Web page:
Hostage Diplomacy: Russia’s Detention of a US journalist as State Hostage-taking

by | Apr 11, 2023

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About Daniel Cullen

Daniel Cullen is a Research Officer in the Centre for Criminology at the University of Oxford. He holds an LLM in Law from Birkbeck, University of London, and a BA in History and Economics from SOAS, University of London.

On 30 March, Russia’s Federal Security Service (FSB) announced the arrest of the Wall Street Journal’s Moscow Correspondent, Evan Gershkovich, on “suspicion of espionage in the interests of the American government.” As the first arrest of an American journalist for espionage in Russia since the Cold War, the case signals an intensification of the government’s crackdown on freedom of expression following the invasion of Ukraine, effectively silencing foreign reporting from the country. Beyond its implications for media freedoms, Gershkovich’s case is one which should also be understood as an example of ‘state hostage-taking’ in international diplomacy.   

After his arrest in the city of Yekaterinburg, Gershkovich appeared before a court in Moscow on unsubstantiated charges (which can carry up to a 20-year sentence), before being sent to pre-trial detention for two months. Given the proximity of these events to the indictment and arrest of alleged Russian agents by the US and Slovenia, and following the 2022 US-Russia prisoner exchange for the return of US basketball player Brittney Griner, many analysts have suggested that Gershkovich may have been detained as an asset for future exchanges. Ivan Pavlov, a Russian defence lawyer specialising in national security cases, stated that: “It’s clear that they’ve taken a hostage.”

While more often thought of as the practice of non-state groups, the phenomenon of state hostage-taking has gained increasing recognition in recent years. State hostage-taking – also known as ‘hostage diplomacy’ – is defined by the human rights organisation REDRESS as “when a state detains foreign or dual nationals in order to secure diplomatic leverage over another state.” Among the most high-profile recent cases of this kind was that of Nanazin Zaghari-Ratcliffe, held on national security charges in Iran from 2016 to 2022. In recognition of the wider phenomenon, the Canadian government in 2021 launched a non-binding Declaration Against Arbitrary Detention in State-to-State Relations, which has now received the endorsement of 70 states.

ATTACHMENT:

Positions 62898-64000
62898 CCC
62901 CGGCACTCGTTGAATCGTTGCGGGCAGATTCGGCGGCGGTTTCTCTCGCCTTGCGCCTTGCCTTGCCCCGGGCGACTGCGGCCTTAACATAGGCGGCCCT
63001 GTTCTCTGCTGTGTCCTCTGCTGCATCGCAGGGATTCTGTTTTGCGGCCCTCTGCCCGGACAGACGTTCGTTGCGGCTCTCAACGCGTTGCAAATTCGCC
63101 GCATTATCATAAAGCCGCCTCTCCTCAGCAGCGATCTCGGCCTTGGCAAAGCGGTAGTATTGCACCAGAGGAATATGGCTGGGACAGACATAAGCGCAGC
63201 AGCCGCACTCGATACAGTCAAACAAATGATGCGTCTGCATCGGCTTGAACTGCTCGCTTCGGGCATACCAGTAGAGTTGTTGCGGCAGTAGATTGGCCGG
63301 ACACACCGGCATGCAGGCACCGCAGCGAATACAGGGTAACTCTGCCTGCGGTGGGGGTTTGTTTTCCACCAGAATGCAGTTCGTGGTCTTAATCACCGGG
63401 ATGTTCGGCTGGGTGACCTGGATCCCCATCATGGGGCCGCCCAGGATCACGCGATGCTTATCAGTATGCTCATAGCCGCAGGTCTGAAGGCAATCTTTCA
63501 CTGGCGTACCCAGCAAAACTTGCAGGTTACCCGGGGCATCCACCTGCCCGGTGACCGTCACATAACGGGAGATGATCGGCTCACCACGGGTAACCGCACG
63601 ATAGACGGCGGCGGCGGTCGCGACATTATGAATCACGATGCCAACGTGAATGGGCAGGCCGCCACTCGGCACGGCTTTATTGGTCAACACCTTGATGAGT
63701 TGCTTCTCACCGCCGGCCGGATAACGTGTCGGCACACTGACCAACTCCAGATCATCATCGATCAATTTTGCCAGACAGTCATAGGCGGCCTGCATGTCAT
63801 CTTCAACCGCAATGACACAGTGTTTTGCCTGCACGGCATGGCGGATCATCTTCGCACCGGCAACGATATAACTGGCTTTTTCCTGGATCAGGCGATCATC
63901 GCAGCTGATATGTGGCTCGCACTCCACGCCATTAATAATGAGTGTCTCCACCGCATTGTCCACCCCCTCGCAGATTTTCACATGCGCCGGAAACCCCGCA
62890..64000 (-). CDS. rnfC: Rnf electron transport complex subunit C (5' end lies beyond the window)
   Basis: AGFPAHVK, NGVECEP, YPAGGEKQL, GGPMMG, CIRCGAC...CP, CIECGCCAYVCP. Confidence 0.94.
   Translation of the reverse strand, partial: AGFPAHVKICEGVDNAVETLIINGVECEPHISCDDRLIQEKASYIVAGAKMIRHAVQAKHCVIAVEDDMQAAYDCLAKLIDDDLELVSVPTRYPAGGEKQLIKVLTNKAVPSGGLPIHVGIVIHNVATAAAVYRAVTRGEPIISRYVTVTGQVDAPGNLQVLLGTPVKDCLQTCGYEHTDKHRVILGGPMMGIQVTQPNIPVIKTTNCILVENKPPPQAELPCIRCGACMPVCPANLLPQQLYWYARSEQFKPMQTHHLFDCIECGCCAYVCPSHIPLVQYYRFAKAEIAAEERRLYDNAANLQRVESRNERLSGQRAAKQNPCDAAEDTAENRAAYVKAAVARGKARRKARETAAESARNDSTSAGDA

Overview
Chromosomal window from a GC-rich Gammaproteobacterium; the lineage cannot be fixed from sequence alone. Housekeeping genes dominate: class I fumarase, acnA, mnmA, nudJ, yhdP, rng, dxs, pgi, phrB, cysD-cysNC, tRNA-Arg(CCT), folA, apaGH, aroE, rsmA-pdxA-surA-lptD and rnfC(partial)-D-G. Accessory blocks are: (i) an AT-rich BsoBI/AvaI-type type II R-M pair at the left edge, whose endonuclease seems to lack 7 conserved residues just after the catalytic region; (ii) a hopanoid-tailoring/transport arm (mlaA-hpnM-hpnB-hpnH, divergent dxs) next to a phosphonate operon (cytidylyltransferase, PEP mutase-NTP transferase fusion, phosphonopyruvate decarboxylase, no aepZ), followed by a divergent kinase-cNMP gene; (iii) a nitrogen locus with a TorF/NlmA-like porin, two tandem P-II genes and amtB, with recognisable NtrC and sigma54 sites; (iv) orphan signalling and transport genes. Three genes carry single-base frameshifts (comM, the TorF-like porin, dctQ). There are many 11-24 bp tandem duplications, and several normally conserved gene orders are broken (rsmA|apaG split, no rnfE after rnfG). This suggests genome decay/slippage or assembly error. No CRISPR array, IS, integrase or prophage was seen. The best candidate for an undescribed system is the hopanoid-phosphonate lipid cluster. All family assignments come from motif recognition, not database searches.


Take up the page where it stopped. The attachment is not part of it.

Under international law, the principal treaty concerning hostage-taking is the International Convention Against the Taking of Hostages 1979 (‘Hostages Convention’). Negotiated through the UN system in response to a series of international terrorist incidents during the 1970s, Article 1 of the Convention defines hostage-taking – which was already prohibited in armed conflict as a war crime – as occurring where any person:

“… seizes or detains and threatens to kill, injure or to continue to detain another person in order to compel a third party … to do or abstain from doing any act as an explicit or implicit condition for the release of the hostage …

A core element of this definition is the presence of the intention to compel another party, such as a state, to act in a certain way – the ‘leverage’ sought in hostage diplomacy. While there is some debate over the strict legal application of the Hostages Convention to cases where states are responsible, Ferstman and Sharpe (2022) use its provisions in their analysis of the pattern of state hostage-taking by Iranian authorities against foreign and dual nationals, which has affected at least 66 individuals since 2010.

At this early stage of Gershkovich’s case, the intention to compel might be inferred not only in the surrounding context concerning alleged Russian operatives in other countries, but from the nature of Russian government statements. On the day of the announcement, the Deputy Foreign Minister alluded to the potential for a future prisoner swap, albeit noting that such exchanges had previously only occurred after conviction. Meanwhile President Vladimir Putin’s spokesperson commented on the news that “since he was caught red-handed, the situation is plain and simple.”

Although the context of Gershkovich’s detention reflects a specific moment in US-Russian relations and domestic political developments arising from the war in Ukraine, it shares many characteristics with state hostage-taking cases from other jurisdictions. As elsewhere, the outcome of the domestic legal proceedings is all but certain, and any resolution is expected to be achieved through diplomatic means. This is not simply a criminal case with an international dimension – instead, the concept of state hostage-taking illuminates the fact that in such cases, the criminal process is merely a facade.

Friends of Evan Gershkovich have set up a website at to campaign for his release. Supporters can send letters through the website which will be translated into Russian and delivered to him in prison in Moscow.  

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